24 | M R EP O RT FEATURE ily because borrowers wanted them—although they did—but because they had no other choice. Still, when rates fell and refi vol- umes soared, the vast majority of originators went on hiring sprees to address capacity issues rather than leveraging their digital processes. This could explain why many borrowers had a poor experi- ence with their lenders last year. According to JD Power's re- cently released 2021 U.S. Primary Mortgage Origination Satisfaction Study, overall customer satisfac- tion among mortgage borrowers fell by five points on a 1,000- point scale as originators strug- gled under the weight of large refinance volume. It happened despite the fact that lenders have adopted more digital processes and self-help tools. The problem, apparently, was that lenders failed to provide a highly tailored ex- perience that blended technology and human assistance. So, what do borrowers really want? In my view, customers are looking for holistic solutions from their lenders, including a consistent customer experi- ence throughout the entire loan process. While more borrowers want self-service technology that enables them to shop and apply for loans on their own, they also expect personal attention from their loan officer when they need it. They also want to sign disclo- sures electronically, submit loan paperwork online, be able to digi- tally access their accounts, and utilize some form of eClosing, whether that happens through a hybrid approach or fully online with remote notarization. To accommodate all types of borrowers—those who want human assistance, those who prefer self-service, and every- one in between—lenders need access to an end-to-end digital experience, including eCosings and remote online notarizations (RONs). In addition, they need technology that can be custom- ized for their channel or chan- nels of business, including retail, consumer direct, and affiliates. Finally, they need the flexibility for a loan officer to jump in at any point in the transaction to guide the borrower through the process in a timely and seamless manner. Many banks, lenders, and credit unions we talk to tell us that this is what they want. The problem is that their current technologies cannot be optimized to meet their business goals, so they typically piecemeal together different platforms and software. The result is reflected in the JD Power study. However, end-to- end technologies are becoming increasingly more available and easier to implement. In the coming year, we should see a direct link between lenders that adopt an end-to-end approach and those that improve customer satisfaction levels. How Close Are eMortgages? O f course, it's difficult to talk about an end-to-end mortgage experience without mentioning eMortgages, in which the entire mortgage process is digital. Very few loans originated today can be described as eMort- gages, in spite of the fact that most borrowers are comfortable with online processes and are demanding the kind of speed and convenience eMortgages provide. Theoretically, true eMortgages are possible, given available tech- nology and the increasing use of RONs. But what percentage of origination volume will be eMort- gages by the end of this year? What obstacles remain in the way, and how easily or difficult will they be to overcome? One thing that would greatly accelerate adoption of eMort- gages is the passage of the federal Securing and Enabling Commerce Using Remote and Electronic (SECURE) Notarization Act, which would make RONs legal nationwide. From the start of the pandemic, when lenders were forced to use remote processes, at least two-thirds of U.S. states passed temporary or permanent laws that legalized the use of a remote notary in real estate transac- tions. Since then, the American Land Title Association, MBA, and other groups have called for a uniform standard for remote notarizations. The SECURE Act would estab- lish a national standard for RONs and require federal courts to recognize RONs from any state. Should it pass this year, RONs, along with a number of changes to lenders' processes and having a complete digital experience supported by strong compliance guidelines, will further increase the adoption of eMortgages. The bottom line is that, in today's transitioning market and declining levels of customer satisfaction, the best path forward for lenders in 2022 is not imple- menting digital processes one by one, as most do now. The better strategy is to reinvent the mort- gage production process with new, modern technologies that have recently become available. It's not reinventing the wheel. It is utilizing today's technology to overcome production delays and borrower frustrations. In the coming year, I believe we'll see a chasm form between two types of lenders. The first will be those that continue to rely on old processes and legacy systems, looking for incremental improvements where they can find them. As purchase volumes increase and profit margins com- press, this group will likely see their loan costs continue to rise while failing to make headway in improving the borrower experi- ence. The second type of lender will include those bold enough to reimagine mortgage manufac- turing and seize opportunities to reduce operational costs as purchase loan volume increases. These lenders will lean on new solutions to deliver the kind of end-to-end digital mortgage experience that borrowers really deserve. Lenders have already been choosing which group they belong to, whether they intended to or not. And by year-end 2022, it should become clear who made the right choice. JOEY MCDUFFEE is VP, Sales & Marketing, for Blue Sage Solutions. The bottom line is that, in today's transitioning market and declining levels of customer satisfaction, the best path forward for lenders in 2022 is …to reinvent the mortgage production process with new, modern technologies that have recently become available.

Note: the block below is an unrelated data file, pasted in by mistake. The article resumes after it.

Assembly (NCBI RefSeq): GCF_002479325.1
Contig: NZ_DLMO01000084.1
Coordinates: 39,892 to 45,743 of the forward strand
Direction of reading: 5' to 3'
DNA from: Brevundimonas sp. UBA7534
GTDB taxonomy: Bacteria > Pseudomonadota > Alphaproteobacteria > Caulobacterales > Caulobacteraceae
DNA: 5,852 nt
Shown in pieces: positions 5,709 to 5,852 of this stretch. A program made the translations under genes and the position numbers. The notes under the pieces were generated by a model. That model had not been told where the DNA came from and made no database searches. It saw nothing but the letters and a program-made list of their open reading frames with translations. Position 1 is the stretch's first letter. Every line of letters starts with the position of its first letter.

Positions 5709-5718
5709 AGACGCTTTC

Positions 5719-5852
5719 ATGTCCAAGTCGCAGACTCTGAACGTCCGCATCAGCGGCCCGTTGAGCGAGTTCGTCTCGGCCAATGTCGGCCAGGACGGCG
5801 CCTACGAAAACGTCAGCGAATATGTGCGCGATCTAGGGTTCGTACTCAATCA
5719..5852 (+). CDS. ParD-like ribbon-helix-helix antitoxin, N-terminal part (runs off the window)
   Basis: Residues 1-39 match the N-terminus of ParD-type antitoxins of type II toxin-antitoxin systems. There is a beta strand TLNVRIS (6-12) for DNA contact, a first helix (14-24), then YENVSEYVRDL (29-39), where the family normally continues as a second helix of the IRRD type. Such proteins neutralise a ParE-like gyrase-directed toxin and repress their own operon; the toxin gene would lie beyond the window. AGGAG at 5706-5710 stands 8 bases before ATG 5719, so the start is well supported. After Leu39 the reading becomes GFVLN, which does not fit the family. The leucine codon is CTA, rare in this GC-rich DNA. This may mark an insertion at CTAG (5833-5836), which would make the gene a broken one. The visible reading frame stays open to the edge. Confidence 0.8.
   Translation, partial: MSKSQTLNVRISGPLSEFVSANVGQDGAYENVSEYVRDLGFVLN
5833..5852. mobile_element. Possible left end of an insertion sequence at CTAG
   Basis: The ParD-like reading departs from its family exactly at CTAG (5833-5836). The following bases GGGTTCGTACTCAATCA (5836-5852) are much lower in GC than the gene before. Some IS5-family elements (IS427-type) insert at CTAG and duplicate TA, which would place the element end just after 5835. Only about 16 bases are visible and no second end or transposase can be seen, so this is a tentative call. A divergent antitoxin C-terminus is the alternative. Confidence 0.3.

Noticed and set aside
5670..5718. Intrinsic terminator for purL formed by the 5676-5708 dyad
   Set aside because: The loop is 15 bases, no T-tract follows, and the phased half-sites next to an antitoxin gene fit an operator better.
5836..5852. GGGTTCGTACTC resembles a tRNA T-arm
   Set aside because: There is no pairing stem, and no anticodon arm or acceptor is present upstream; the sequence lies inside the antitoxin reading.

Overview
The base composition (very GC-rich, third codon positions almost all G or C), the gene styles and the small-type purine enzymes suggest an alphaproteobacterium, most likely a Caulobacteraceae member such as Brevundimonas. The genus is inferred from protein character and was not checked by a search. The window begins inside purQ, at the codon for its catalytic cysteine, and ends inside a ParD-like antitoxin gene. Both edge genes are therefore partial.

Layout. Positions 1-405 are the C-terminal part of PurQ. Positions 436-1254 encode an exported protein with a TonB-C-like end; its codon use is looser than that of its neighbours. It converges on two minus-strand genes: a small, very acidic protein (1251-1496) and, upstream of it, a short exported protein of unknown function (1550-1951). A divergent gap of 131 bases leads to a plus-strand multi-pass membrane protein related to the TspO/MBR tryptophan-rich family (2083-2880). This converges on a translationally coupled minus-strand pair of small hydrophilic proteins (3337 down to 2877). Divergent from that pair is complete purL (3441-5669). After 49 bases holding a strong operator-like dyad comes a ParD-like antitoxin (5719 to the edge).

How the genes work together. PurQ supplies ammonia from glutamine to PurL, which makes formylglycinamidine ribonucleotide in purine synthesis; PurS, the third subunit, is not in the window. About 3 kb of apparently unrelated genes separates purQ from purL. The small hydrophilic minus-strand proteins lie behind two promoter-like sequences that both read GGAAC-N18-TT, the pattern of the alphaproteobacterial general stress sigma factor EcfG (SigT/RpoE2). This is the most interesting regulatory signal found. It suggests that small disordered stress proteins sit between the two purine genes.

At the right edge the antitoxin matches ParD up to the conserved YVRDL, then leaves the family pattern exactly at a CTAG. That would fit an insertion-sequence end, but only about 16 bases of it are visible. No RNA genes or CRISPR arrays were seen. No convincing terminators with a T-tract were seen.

Articles in this issue

Archives of this issue

view archives of TheMReport - MReport January 2022